It’s too late to complain about the number of Democratic presidential candidates. It’s too late to complain about their early timing.
They’ve all got their immodest reasons for seeking the nomination, and the competitive overcrowding has forced so many candidates to launch their campaigns so preposterously early. Massachusetts Senator Elizabeth Warren went first, launching hers on New Year’s Eve. For a few months since she formed her “exploratory committee,” Warren struggled in polling comparisons with former vice president Joe Biden, Vermont Senator Bernie Sanders, and former representative Beto O’Rourke, who didn’t even declare their respective candidacies until spring. O’Rourke, in particular, suffered some anxiety about whether he waited too long to declare his presidential candidacy; and by “too long,” the pundits meant mid-March. For whatever it’s worth, Biden waited until late April to launch his presidential campaign, and he’s now leading everyone else by deep double digits. South Bend, Indiana, Mayor Pete Buttigieg launched his presidential campaign a month after O’Rourke and then ate O’Rourke’s lunch. Meanwhile, senators Cory Booker, Amy Klobuchar, and Kirsten Gillibrand—all winter entrants—seem to have disappeared.
Where has the time gone? What civic value have we extracted from the couple of dozen candidates so far? How have there been so many drastic narrative shifts with no real campaign activity and deeper significance behind them? In March, O’Rourke was a third-place insurgent. In May, O’Rourke is polling behind five candidates at 3 percent. In fairness, he might luck into major renewal as lesser candidates drop out of the race, new dynamics emerge, and fortunes reverse once again. Today, it’s only May. Of 2019.
There are too many Democrats running for president simultaneously, and their numbers obscure the basic dynamic, which is actually quite simple. The race isn’t Biden vs. everybody, and it’s not even Biden vs. Sanders, or neo-liberalism vs. socialism. For Democrats, the 2020 presidential primaries are a sweepstakes to determine who will most assuredly defeat Trump. It’s an open question that the candidates have barely even begun to address: Biden suggests an old-school liberalism pitched to nervous centrists who resent Trump, and Sanders suggests a passionate left-wing program pitched to disenchanted voters. The 22 other candidates seeking the Democratic nomination do not complicate the foundational contrast; they simply reinforce the Biden-vs.-Sanders distinction. O’Rourke, California Senator Kamala Harris, Klobuchar, and Buttigieg are Biden, but younger. Warren, the wonky ex-Republican, is Sanders for self-described pragmatists.
The early start to the 2020 season may have helped these candidates raise money. It’s certainly helped long-shot novices, such as Buttigieg and entrepreneur Andrew Yang, promote themselves through slow news cycles. The early start has not, however, improved the general scrutiny of these candidates. The Democrats have spent the past couple of weeks arguing about Fox News, which has hosted Sanders and Buttigieg, individually, at televised town hall forums. The Democratic National Committee has prohibited Fox News from hosting any Democratic presidential primary debates, and Warren and Harris have both refused to attend the network’s individualized forums. Warren describes Fox News as a “hate-for-profit” racket that would capitalize, unacceptably, on her appearance. Harris declined an invitation in similar terms. Meanwhile, O’Rourke is begging Fox News for a town hall opportunity to relaunch his campaign before a national audience. Fox News will host Gillibrand next month. CNN hosts these forums too. The format underscores the core limitation of these formative months of the race. The later debates will force these candidates into conversation with one another—on stage together, in speeches addressing one another, and in the press. These early forums have driven a great deal of discourse, but minimal worthwhile distinction or advancement in the overcrowded ranks.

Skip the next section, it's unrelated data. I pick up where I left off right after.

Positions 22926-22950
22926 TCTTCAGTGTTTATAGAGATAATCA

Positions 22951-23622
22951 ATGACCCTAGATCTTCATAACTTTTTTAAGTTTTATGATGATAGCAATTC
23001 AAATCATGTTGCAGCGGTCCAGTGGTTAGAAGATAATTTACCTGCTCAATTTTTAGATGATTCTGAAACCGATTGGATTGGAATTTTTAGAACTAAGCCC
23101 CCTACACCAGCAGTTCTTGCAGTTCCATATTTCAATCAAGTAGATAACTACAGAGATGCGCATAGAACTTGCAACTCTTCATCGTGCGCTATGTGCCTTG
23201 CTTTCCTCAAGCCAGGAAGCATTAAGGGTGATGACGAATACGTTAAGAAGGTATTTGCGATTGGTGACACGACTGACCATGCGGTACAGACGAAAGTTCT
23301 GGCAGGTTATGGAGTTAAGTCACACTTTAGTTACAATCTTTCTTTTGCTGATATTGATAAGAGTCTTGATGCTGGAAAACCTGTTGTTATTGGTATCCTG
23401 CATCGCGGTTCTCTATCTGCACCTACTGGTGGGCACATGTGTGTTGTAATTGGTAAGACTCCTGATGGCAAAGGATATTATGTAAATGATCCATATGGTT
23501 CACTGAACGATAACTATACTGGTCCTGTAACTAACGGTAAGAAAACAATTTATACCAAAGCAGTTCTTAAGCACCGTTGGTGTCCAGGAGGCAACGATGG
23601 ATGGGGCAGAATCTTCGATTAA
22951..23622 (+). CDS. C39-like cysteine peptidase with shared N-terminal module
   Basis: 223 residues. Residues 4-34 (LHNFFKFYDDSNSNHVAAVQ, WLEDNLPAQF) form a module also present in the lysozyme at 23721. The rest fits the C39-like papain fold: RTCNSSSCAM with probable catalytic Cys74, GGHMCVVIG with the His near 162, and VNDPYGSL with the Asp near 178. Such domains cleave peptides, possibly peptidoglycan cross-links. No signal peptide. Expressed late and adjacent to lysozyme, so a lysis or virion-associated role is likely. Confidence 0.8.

These first few months have also been a shallow, meaningless phase that the candidates and the press, not to mention the voters, might have ideally skipped. There are town hall forums, but no real debates. There are front-runners, but no sure leads. There are polling comparisons, but no direct engagement among the candidates themselves. They may as well have waited until summer. Former Georgia House Minority Leader Stacey Abrams says she might wait until fall to decide whether she’ll run for president in 2020, though FiveThirtyEight, citing the past half-century, advises Abrams against waiting that late. But if Abrams were to declare just a couple of weeks from now, in June, she will have missed out on what, exactly? She will have lost the head start in building an Iowa campaign. She will have also missed the silly season of exploratory committees, soft launches, proper kickoffs, all culminating now with awkward relaunches among the single-digit candidates who peaked a full year too early. Abrams might somehow arrive too late to catch fire. Still, she might arrive in time to profit from O’Rourke—and others—burning out.